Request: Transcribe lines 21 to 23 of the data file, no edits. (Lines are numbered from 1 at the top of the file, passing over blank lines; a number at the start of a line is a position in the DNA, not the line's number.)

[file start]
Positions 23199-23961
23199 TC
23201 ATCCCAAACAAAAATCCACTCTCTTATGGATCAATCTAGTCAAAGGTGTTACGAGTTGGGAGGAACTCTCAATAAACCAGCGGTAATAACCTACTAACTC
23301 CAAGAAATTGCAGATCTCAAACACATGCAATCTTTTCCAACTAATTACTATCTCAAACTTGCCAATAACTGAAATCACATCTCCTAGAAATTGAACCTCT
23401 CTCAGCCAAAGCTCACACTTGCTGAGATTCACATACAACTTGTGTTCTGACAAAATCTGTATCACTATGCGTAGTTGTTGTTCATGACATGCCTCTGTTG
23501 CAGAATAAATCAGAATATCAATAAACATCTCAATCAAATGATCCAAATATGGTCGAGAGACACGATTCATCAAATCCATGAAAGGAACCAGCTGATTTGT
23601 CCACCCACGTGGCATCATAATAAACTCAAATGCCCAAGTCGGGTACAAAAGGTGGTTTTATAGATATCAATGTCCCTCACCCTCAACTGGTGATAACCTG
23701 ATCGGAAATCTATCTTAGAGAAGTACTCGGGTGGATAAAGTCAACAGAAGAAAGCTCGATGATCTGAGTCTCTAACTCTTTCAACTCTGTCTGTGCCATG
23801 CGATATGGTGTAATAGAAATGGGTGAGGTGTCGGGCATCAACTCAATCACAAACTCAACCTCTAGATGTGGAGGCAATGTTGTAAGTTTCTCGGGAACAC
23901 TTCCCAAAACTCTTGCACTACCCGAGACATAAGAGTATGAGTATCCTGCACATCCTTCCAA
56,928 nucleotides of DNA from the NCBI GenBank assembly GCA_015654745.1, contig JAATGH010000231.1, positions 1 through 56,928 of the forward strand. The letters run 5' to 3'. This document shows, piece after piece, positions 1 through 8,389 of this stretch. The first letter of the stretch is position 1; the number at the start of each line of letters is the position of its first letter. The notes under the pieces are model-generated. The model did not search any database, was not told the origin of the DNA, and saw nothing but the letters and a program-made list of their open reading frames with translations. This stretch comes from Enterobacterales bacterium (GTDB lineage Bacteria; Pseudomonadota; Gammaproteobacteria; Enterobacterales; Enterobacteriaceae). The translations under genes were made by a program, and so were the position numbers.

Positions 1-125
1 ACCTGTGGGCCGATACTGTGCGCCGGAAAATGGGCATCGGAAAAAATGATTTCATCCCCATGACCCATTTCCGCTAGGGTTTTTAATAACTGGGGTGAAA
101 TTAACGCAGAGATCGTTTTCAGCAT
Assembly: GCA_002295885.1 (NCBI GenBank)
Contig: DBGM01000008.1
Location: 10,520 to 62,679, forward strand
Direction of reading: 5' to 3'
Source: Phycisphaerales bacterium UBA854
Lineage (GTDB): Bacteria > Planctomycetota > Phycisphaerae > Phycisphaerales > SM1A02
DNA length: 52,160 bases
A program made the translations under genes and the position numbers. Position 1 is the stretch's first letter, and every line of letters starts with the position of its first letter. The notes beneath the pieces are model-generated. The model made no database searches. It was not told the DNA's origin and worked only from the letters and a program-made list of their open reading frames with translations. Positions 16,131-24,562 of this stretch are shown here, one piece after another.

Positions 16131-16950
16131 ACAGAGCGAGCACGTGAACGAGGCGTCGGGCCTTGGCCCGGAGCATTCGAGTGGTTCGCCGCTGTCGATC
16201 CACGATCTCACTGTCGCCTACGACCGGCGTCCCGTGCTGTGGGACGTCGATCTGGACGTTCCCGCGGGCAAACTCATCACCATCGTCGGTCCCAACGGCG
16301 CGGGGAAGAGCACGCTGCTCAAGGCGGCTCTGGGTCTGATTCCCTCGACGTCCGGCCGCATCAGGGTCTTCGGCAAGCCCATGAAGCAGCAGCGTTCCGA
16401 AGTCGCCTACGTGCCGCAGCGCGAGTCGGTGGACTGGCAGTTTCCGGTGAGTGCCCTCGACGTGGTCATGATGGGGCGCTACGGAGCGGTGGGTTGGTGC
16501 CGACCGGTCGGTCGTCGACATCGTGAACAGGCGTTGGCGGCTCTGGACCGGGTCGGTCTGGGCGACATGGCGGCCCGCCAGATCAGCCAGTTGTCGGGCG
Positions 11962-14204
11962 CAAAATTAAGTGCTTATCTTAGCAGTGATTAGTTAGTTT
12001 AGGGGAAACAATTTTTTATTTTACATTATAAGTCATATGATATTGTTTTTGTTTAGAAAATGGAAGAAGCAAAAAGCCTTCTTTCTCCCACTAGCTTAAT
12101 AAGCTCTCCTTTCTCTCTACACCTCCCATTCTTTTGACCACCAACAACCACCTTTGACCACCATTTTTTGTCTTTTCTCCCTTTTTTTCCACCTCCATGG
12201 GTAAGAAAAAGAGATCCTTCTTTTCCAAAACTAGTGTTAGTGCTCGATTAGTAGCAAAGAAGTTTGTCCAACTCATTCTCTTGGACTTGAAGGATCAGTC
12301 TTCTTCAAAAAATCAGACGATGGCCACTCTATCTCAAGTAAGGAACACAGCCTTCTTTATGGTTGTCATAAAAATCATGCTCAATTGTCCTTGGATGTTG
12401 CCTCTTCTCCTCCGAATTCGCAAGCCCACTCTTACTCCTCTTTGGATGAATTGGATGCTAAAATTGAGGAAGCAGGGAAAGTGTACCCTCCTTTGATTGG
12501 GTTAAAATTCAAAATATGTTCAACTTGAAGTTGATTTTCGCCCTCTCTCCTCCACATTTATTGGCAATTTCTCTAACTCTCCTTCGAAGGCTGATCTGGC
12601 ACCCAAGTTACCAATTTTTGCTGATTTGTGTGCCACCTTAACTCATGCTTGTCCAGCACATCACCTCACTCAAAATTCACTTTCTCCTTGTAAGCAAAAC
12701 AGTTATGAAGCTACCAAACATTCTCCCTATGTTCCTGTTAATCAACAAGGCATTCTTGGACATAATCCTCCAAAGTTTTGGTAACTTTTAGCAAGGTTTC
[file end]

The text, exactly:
DNA length: 52,160 bases
A program made the translations under genes and the position numbers. Position 1 is the stretch's first letter, and every line of letters starts with the position of its first letter. The notes beneath the pieces are model-generated. The model made no database searches. It was not told the DNA's origin and worked only from the letters and a program-made list of their open reading frames with translations. Positions 16,131-24,562 of this stretch are shown here, one piece after another.

Positions 16131-16950